As I noted in my previous blog, the iMacs are fast becoming my machine of choice and the newest models are even more impressive than the two we have running. At this time, barring any major announcement from Apple that changes my mind, my plan is to replace the remaining 3 Mac Pros in Edits 1, 3 and 4 with 27" iMacs and AJA T-Taps. Once our original series hits, well I'll need 8 of them for that series alone. I'm looking at the 3.4 Ghz model though I'm not totally sold on the Fusion drive since it's brand new. Kind of disappointed I can't do the SSD Drive + SATA drive like before. I may very well go with the 3TB SATA and wait on a Fusion drive until second generation. For RAM, I'll go back to Other World Computing where 32GB is only $195 vs. $600 via Apple upgrade. I'll definitely step up to the nVidia GeForce 680MX and I'll swap out the wireless keyboard for the full sized keyboard with the number pad. Only looking at $2717 from Apple (including AppleCare) +$200 from Other World computing. Absolutely incredible for all that power plus the beautiful 27" screen.
We've had at least one iMac in production for over 6 months now and they are fast machines. The only place you'll notice them to be a bit slower than the absolute fastest machine is when you go to render. Depending on what you're rendering out, it might take a bit or a lot longer than a 12 - 16 core machine. So we're keeping our two 12 core Mac Pros and simply using those to do heavy lifting renders. When a project is done on the iMac, we can simply open it up on the 12 core and render away. But for news stories and even our documentaries, those are being rendered directly on the iMacs.
I know some folks out there look down on the iMacs because they ARE less powerful than a desktop and they are less configurable. I've seen articles of late showing all you all the technical reasons why you really need to consider more than just processor speed and RAM for maximum performance and that's correct. If you need ONE machine, and you only work with ONE machine in your operation, you probably want a desktop. Something beefy with dual graphics cards, 12-16 cores and gobs of RAM so you can get your work done and rendered as quickly as possible.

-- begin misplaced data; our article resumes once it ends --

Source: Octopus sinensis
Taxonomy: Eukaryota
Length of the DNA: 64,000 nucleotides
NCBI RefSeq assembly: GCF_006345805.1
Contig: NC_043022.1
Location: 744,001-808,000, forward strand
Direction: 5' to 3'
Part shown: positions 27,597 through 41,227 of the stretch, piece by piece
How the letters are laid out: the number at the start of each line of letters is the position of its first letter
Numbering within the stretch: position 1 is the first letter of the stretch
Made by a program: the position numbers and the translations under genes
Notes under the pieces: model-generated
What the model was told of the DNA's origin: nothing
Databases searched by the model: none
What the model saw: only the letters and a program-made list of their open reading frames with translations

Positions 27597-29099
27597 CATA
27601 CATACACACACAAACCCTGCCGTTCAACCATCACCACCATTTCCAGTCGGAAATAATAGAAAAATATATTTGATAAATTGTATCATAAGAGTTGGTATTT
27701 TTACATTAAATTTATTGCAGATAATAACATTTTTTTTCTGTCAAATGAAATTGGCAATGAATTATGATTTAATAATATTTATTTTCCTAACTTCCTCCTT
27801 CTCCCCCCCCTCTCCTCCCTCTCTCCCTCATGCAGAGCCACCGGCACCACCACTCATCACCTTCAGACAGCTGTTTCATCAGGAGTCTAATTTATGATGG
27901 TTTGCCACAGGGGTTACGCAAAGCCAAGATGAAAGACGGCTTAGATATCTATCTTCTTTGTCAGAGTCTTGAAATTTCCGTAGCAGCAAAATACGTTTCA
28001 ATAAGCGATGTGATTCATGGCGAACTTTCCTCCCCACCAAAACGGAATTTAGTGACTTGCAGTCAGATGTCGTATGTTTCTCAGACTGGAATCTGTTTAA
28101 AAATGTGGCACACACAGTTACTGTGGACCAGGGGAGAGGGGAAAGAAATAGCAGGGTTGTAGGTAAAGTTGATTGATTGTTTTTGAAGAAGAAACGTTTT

In my case, our facility is set up for 9 edit suites (5 currently running) and the potential for some new series coming in the door. For that, I need the best performance vs. cost not only to upgrade all the suites, but also maintain competitive rates vs. other post facilities in the area. I need a bunch of machines that can cut fast and are reliable no matter how much data we throw at them. So far, the iMac is proving more than capable of that and most of all, the clients have not noticed any change in the day to day operation of our shop. Premiere Pro, After Effects and Photoshop all work efficiently on the iMacs and that's about 90% of our work right there.
Adobe Premiere Pro Workflow
Somebody asked me recently to update y'all on our workflow with Adobe Premiere Pro. As I have mentioned in the past, we started right off the bat with An Editor's Guide to Adobe Premiere Pro and the media management section of that book is THE most important section for any editor to read. That section really set the basis for how we manage the workflow of all the projects.